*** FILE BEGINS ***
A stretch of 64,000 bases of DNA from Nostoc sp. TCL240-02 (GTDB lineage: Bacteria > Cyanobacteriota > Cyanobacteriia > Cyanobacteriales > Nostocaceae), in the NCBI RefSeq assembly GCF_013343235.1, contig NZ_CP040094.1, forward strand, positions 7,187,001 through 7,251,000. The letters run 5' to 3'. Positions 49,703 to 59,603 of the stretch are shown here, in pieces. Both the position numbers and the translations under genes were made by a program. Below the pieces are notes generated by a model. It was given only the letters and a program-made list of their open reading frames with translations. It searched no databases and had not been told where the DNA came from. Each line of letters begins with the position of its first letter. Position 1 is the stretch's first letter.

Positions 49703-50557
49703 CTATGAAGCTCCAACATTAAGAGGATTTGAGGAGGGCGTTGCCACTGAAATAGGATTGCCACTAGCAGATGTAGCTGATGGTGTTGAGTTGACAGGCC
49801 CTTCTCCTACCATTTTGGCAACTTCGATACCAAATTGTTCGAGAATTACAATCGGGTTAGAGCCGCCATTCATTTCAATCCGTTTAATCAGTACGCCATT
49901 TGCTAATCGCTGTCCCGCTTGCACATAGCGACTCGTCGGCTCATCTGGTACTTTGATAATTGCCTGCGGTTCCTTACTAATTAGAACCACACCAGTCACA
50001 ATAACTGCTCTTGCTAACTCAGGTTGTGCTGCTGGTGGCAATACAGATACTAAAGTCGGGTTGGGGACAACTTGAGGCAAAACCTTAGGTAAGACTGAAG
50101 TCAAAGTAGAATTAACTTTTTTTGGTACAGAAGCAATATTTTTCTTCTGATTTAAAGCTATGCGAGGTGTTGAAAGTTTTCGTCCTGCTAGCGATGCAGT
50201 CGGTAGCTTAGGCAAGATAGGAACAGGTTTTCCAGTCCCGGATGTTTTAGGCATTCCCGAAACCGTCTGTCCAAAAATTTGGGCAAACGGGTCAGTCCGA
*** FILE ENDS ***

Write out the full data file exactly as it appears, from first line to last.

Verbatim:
A stretch of 64,000 bases of DNA from Nostoc sp. TCL240-02 (GTDB lineage: Bacteria > Cyanobacteriota > Cyanobacteriia > Cyanobacteriales > Nostocaceae), in the NCBI RefSeq assembly GCF_013343235.1, contig NZ_CP040094.1, forward strand, positions 7,187,001 through 7,251,000. The letters run 5' to 3'. Positions 49,703 to 59,603 of the stretch are shown here, in pieces. Both the position numbers and the translations under genes were made by a program. Below the pieces are notes generated by a model. It was given only the letters and a program-made list of their open reading frames with translations. It searched no databases and had not been told where the DNA came from. Each line of letters begins with the position of its first letter. Position 1 is the stretch's first letter.

Positions 49703-50557
49703 CTATGAAGCTCCAACATTAAGAGGATTTGAGGAGGGCGTTGCCACTGAAATAGGATTGCCACTAGCAGATGTAGCTGATGGTGTTGAGTTGACAGGCC
49801 CTTCTCCTACCATTTTGGCAACTTCGATACCAAATTGTTCGAGAATTACAATCGGGTTAGAGCCGCCATTCATTTCAATCCGTTTAATCAGTACGCCATT
49901 TGCTAATCGCTGTCCCGCTTGCACATAGCGACTCGTCGGCTCATCTGGTACTTTGATAATTGCCTGCGGTTCCTTACTAATTAGAACCACACCAGTCACA
50001 ATAACTGCTCTTGCTAACTCAGGTTGTGCTGCTGGTGGCAATACAGATACTAAAGTCGGGTTGGGGACAACTTGAGGCAAAACCTTAGGTAAGACTGAAG
50101 TCAAAGTAGAATTAACTTTTTTTGGTACAGAAGCAATATTTTTCTTCTGATTTAAAGCTATGCGAGGTGTTGAAAGTTTTCGTCCTGCTAGCGATGCAGT
50201 CGGTAGCTTAGGCAAGATAGGAACAGGTTTTCCAGTCCCGGATGTTTTAGGCATTCCCGAAACCGTCTGTCCAAAAATTTGGGCAAACGGGTCAGTCCGA